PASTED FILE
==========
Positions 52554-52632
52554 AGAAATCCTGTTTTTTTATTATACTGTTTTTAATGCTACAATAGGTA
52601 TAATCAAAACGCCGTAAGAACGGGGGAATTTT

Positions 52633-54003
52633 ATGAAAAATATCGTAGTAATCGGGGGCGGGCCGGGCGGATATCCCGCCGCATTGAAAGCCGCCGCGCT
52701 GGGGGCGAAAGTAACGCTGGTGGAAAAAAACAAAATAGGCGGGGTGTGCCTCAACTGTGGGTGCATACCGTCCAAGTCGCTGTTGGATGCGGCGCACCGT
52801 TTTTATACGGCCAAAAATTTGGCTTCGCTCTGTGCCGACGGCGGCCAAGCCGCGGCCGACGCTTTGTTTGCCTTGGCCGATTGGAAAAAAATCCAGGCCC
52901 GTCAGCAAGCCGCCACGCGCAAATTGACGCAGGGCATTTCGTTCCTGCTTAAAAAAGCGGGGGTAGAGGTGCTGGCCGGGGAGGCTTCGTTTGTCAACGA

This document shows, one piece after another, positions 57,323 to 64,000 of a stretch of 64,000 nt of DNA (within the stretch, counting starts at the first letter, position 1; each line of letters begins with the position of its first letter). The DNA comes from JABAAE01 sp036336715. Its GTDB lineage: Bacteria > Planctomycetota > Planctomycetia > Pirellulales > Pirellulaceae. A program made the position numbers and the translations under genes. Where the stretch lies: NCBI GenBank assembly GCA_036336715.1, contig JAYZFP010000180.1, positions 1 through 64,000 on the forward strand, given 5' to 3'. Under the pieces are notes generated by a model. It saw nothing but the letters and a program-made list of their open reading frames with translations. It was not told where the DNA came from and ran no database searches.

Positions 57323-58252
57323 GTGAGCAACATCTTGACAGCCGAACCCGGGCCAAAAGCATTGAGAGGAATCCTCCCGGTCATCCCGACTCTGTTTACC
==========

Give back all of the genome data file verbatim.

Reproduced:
Positions 52554-52632
52554 AGAAATCCTGTTTTTTTATTATACTGTTTTTAATGCTACAATAGGTA
52601 TAATCAAAACGCCGTAAGAACGGGGGAATTTT

Positions 52633-54003
52633 ATGAAAAATATCGTAGTAATCGGGGGCGGGCCGGGCGGATATCCCGCCGCATTGAAAGCCGCCGCGCT
52701 GGGGGCGAAAGTAACGCTGGTGGAAAAAAACAAAATAGGCGGGGTGTGCCTCAACTGTGGGTGCATACCGTCCAAGTCGCTGTTGGATGCGGCGCACCGT
52801 TTTTATACGGCCAAAAATTTGGCTTCGCTCTGTGCCGACGGCGGCCAAGCCGCGGCCGACGCTTTGTTTGCCTTGGCCGATTGGAAAAAAATCCAGGCCC
52901 GTCAGCAAGCCGCCACGCGCAAATTGACGCAGGGCATTTCGTTCCTGCTTAAAAAAGCGGGGGTAGAGGTGCTGGCCGGGGAGGCTTCGTTTGTCAACGA

This document shows, one piece after another, positions 57,323 to 64,000 of a stretch of 64,000 nt of DNA (within the stretch, counting starts at the first letter, position 1; each line of letters begins with the position of its first letter). The DNA comes from JABAAE01 sp036336715. Its GTDB lineage: Bacteria > Planctomycetota > Planctomycetia > Pirellulales > Pirellulaceae. A program made the position numbers and the translations under genes. Where the stretch lies: NCBI GenBank assembly GCA_036336715.1, contig JAYZFP010000180.1, positions 1 through 64,000 on the forward strand, given 5' to 3'. Under the pieces are notes generated by a model. It saw nothing but the letters and a program-made list of their open reading frames with translations. It was not told where the DNA came from and ran no database searches.

Positions 57323-58252
57323 GTGAGCAACATCTTGACAGCCGAACCCGGGCCAAAAGCATTGAGAGGAATCCTCCCGGTCATCCCGACTCTGTTTACC